Two classic lateral earth pressure theories (Coulomb and Rankine) were presented at failed stage in backfill soils, and these two theories are still popular among practicing geotechnical engineers. Several questions may arise at this stage:
- Is it the engineer’s preference to use either solution?
- Are there any rules to select either solution?
- Are there any limitations on those theories?
In order to answer these questions, first, distinct differences between Coulomb theory and Rankine theory are listed:
– Rankine theory assumes that all the backfill soils are in a state of plastic equilibrium (failure) as seen in Figures 1 and 2; while Coulomb theory assumes that failure occurs only along a failure surface in the backfill and along the wall face, as seen in Figures 3 and 4, and that the inside of a failed wedge could be solid (non-failed).
– In Rankine theory, due to the plastic equilibrium of all the soil elements, the distribution of the lateral pressure is a linearly increasing function (triangle distribution), while Coulomb’s theory assumes its triangular distribution without any assurance.
– Rankine pressure is applied normal to the boundary (wall) face, while Coulomb pressure is applied with the δ angle (wall friction angle) inclined from the normal to the wall face.
Now consider typical earth pressure problems in Figure 5: (a) gravity retaining wall, (b) cantilever retaining wall, (c) basement wall, (d) geosynthetic reinforced earth, and (e) bridge abutment. Among them, obviously, case (c) uses at-rest lateral earth pressure (K0) since no movement of the basement wall of this stable structure is anticipated.
Case (a) and case (e) may be the Coulomb case since the back faces of the wall may become sliding planes. Meanwhile, case (b) and case (d) will be Rankine’s case since the wall face will not be sliding surfaces. In case (b) and case (d), Rankine’s lateral earth pressure is applied on imaginary vertical planes (shown with dotted lines).
Case (a) and case (e) need further attention. Both could be a Coulomb’s case. However, anticipated failure modes are different. In case (a), the wall most likely fails by a rotation of the wall about the base of the wall, while case (e) may be a failure mode of rotation about the top due to restriction of top movement due to the bridge structure.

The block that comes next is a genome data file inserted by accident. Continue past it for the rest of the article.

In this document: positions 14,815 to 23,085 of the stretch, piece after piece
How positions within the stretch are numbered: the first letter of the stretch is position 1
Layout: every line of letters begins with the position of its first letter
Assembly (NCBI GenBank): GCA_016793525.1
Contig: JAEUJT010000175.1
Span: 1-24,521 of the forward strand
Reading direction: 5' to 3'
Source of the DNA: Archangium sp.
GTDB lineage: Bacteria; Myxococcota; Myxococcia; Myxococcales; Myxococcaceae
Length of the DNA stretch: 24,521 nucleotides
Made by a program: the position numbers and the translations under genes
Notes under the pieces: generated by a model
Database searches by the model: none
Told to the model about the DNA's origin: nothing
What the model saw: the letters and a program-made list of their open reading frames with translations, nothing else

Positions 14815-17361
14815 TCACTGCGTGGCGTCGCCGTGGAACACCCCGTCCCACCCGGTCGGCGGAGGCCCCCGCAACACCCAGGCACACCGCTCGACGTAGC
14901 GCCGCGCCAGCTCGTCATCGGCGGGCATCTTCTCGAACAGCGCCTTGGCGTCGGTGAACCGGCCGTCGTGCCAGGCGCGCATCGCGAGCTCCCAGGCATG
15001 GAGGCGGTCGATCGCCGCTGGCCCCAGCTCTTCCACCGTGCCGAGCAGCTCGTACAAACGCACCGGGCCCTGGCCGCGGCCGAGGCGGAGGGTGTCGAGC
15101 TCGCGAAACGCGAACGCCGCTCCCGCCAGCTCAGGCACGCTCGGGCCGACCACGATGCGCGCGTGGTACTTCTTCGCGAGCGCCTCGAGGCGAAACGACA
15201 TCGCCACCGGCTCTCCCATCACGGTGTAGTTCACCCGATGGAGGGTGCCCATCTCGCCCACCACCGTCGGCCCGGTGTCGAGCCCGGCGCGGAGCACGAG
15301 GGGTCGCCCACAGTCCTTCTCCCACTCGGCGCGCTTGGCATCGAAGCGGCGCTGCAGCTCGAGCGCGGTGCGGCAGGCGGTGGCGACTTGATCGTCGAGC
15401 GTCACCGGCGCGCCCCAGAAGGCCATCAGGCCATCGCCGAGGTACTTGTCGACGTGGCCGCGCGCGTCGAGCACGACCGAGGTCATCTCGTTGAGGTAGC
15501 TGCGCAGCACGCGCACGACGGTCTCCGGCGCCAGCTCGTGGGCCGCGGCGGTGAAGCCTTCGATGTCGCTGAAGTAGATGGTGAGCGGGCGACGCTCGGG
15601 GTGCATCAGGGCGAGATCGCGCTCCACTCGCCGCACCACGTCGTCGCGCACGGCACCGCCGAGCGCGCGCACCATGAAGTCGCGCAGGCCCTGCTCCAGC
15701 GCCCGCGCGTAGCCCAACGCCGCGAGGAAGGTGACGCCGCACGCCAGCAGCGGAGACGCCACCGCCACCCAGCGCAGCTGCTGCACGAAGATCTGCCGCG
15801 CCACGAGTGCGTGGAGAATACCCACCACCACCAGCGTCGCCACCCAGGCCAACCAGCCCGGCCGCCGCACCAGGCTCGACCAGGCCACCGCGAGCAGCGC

Wall movement mode (rotation about the top, rotation about the base, and translational) makes pressure distribution different. Figure 6 demonstrates potential pressure distribution differences according to the different wall movement modes.
In Figure 6(a), initial backfill soil elements are modeled with equal parallelograms.
In Figure 6(b), the wall moves in a translational way. In this case, a solid soil wedge like the one observed in Coulomb’s model would be formed in the backfill soil and the wall face would become a sliding surface. Inside the wedge, initial parallelogram elements still maintain the original shapes. In Figure 6(c), the wall rotates about the base. Most likely, all the backfill soil elements of the failed section deform to more skewed parallelograms as seen. This implies that all the elements in the failed zone become plastic (failed) as in the case of Rankine theory.
However, in Figure 6(c), the back face of the wall may be a failure surface, so the Coulomb’s solution with a triangle earth pressure distribution may be the most appropriate solution.
Based on these observations of backfill soils, lateral earth pressure distributions are predicted in Figure 6(d). At-rest pressure (K0) from no wall movement (Figure 6a) is seen with a dotted line. Since Figure 6(c) is similar to the Rankine’s pressure distribution, the pressure distribution will be triangular shaped.
Figure 6(b) could be the Coulomb’s condition since the solid failure wedge will be formed in the backfill. However, the distribution will be hardly triangular shaped as Coulomb assumed. In fact, the non-yielded soil elements—in particular, at the upper part of the wedge—form arches between the wall face and the failure plane in the backfill. Arching stress will be higher at the upper section of the backfill since more elements of soils are involved to form arches. Accordingly, the distribution will be the one shown as “arching active” in Figure 6(d).
This illustration suggests that Coulomb’s triangular pressure distribution assumption is not always true, and thus the point of application of the thrust could be different from ⅓H from the base of the wall. Readers can refer to the literature (e.g., Fang and Ishibashi 1986) on the effect of wall movement modes on the lateral earth pressures.
Estimation of lateral earth pressure is a very important practice in many foundation designs. Basic theories of Coulomb and Rankine, which are widely used by engineers at present, were presented in this chapter. Engineers should be aware of those limitations and the different assumptions behind those theories.